Fool me once, shame on you. Fool me twice, shame on me. They don’t mention what happens on instance number seven.
That’s the position many St. Joe’s fans are in now (thought the estimate of seven is very low) after falling into the oh-so-familiar trap of buying into the heightened expectations that a handful of consecutive wins creates.
The loss to UMass was especially tough to swallow, as will be most from here on out, because the win over Dayton gave everyone a tantalizing view of what the Hawks are capable of. Yes, last night’s effort was tempered by the fatigue of three games in five days, something largely out of the team’s control. But the loss still stings, and you can’t help but think that if the circumstances were different, the result might have been as well.
After the Penn game, I went though a checklist of things that needed to happen for the St. Joe’s streak to continue. Here’s the report card from UMass: Continue reading
Who ever came up with the idiom “once bitten, twice shy” was never a St. Joe’s basketball fan. Keep that in mind as I jump in my inner tube and float out into the shark tank that is optimism about this program.
Last night’s win over Penn puts the Hawks at 8-11 with 11 games to play. And a crazy little thought popped into my head on the walk from the Palestra to 30th Street Station: what does this team have to do to salvage a .500 season?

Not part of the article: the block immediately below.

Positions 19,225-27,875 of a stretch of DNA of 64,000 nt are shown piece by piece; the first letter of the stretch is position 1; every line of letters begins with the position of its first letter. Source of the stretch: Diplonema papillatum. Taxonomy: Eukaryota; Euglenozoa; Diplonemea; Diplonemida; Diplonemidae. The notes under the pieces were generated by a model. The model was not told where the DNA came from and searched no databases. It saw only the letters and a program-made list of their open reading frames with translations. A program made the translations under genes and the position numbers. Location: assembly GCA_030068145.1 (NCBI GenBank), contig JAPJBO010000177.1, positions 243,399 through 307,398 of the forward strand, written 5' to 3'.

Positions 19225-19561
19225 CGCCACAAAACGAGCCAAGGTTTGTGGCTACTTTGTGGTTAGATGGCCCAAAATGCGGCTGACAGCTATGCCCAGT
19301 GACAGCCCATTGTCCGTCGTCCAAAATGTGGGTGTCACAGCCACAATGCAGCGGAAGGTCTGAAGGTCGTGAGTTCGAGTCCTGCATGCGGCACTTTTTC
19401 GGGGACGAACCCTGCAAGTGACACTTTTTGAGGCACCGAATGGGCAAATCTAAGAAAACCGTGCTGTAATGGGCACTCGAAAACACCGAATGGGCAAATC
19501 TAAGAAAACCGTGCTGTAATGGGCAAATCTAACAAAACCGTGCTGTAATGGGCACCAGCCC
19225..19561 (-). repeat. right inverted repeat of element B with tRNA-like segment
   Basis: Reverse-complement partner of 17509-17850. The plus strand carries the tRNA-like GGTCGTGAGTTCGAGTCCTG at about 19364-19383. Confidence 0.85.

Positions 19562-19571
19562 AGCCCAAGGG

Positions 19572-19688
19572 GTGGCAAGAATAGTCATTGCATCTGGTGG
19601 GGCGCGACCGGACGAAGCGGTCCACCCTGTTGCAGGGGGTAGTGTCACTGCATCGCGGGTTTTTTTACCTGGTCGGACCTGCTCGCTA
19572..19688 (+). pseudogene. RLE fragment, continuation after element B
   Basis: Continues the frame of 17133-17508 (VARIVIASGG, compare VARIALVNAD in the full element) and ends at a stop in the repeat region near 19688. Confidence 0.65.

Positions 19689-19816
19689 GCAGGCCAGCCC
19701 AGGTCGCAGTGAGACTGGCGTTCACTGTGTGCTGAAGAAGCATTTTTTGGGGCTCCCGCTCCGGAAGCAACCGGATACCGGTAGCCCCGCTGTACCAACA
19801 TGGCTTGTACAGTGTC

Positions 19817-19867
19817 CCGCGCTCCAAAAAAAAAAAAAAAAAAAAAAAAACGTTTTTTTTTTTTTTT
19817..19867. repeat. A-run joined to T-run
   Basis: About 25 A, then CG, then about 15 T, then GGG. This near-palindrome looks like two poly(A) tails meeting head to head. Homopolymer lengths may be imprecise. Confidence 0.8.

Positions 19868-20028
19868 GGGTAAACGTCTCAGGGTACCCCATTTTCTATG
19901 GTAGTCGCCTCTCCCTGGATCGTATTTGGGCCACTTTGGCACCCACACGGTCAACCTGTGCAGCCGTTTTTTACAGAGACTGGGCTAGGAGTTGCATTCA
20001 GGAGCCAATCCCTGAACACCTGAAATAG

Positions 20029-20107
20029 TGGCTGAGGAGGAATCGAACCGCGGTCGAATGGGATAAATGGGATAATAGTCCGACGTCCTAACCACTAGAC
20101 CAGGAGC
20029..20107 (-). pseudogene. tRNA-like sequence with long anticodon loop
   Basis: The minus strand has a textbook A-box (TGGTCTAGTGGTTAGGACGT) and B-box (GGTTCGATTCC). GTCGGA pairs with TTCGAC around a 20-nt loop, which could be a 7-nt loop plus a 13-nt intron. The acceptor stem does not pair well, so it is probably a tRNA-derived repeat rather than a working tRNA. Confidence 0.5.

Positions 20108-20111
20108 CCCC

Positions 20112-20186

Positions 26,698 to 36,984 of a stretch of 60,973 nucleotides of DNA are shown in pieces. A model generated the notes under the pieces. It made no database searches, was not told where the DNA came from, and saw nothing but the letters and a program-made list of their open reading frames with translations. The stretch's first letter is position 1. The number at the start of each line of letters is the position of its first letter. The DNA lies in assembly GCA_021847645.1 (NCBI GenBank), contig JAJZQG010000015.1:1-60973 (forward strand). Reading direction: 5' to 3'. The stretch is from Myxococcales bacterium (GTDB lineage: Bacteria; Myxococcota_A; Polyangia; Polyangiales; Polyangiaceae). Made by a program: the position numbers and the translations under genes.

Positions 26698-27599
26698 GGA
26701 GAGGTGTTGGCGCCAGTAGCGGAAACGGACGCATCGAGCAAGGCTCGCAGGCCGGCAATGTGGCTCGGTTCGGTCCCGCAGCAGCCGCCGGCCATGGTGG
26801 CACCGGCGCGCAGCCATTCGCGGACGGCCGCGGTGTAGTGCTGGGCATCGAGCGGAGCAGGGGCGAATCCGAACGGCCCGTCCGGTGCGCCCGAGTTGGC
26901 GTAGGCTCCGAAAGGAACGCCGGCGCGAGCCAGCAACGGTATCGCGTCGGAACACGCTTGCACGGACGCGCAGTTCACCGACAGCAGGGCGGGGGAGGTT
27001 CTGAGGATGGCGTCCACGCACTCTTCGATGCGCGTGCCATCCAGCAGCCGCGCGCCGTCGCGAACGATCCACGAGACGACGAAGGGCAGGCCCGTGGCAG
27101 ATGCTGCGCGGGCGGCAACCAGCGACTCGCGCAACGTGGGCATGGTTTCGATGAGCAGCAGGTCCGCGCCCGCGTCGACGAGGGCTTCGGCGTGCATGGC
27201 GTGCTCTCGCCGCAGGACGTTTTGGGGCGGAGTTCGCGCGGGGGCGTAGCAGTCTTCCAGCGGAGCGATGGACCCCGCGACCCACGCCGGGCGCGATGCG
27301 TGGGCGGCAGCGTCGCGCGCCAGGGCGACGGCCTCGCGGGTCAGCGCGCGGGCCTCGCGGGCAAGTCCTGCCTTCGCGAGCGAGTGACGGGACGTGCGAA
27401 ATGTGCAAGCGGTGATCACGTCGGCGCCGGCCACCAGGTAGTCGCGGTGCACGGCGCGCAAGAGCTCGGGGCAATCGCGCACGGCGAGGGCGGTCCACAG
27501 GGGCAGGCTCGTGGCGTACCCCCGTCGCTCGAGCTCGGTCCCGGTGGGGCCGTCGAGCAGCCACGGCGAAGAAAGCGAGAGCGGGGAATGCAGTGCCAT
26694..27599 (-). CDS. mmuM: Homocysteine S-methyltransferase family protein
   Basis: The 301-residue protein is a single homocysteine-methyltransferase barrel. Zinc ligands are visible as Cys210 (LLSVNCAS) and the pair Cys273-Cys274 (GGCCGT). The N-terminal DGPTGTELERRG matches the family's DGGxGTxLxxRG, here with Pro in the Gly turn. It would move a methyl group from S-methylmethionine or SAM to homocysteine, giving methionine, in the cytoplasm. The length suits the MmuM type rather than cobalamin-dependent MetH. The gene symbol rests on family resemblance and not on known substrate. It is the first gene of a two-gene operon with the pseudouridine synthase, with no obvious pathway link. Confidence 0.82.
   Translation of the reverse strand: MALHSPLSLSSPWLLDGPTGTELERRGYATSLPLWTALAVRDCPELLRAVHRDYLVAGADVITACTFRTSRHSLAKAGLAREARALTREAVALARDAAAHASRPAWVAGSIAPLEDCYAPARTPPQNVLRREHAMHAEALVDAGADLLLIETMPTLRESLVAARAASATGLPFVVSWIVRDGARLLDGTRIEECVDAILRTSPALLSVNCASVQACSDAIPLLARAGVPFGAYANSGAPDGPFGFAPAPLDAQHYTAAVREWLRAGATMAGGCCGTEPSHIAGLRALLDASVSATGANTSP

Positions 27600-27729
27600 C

The obvious answer, which hit me not unlike a splash of water from the 42 bus heading up Walnut Street, is to go 7-4. But is that something that this team, who looked dead in the water and could have folded after losing eight of nine and were on their way to another loss at halftime at the hands of Fordham at home, is capable of?
Here’s what’s left for the Hawks: Continue reading
It started out dicey, but by the end of the night the Hawks made no mistake in romping over Penn, 85-64. The win is their third in a row and just their second away from the Hagan Arena all season, joining their victory over Boston College at the Paradise Jam in the US Virgin Islands.
The game got off to a nervy start as neither team was able to impose their will offensively, and the teams were deadlocked at 27 with 5:41 left in the half. Compounding it for the Hawks was foul trouble for Garrett Williamson, ’10, who had to sit the last 9:45 of the period with two fouls.
But even without their senior marathon man, the Hawks mounted a charge into the halftime break, and finished with a 13-0 spurt to take a 40-27 edge. Continue reading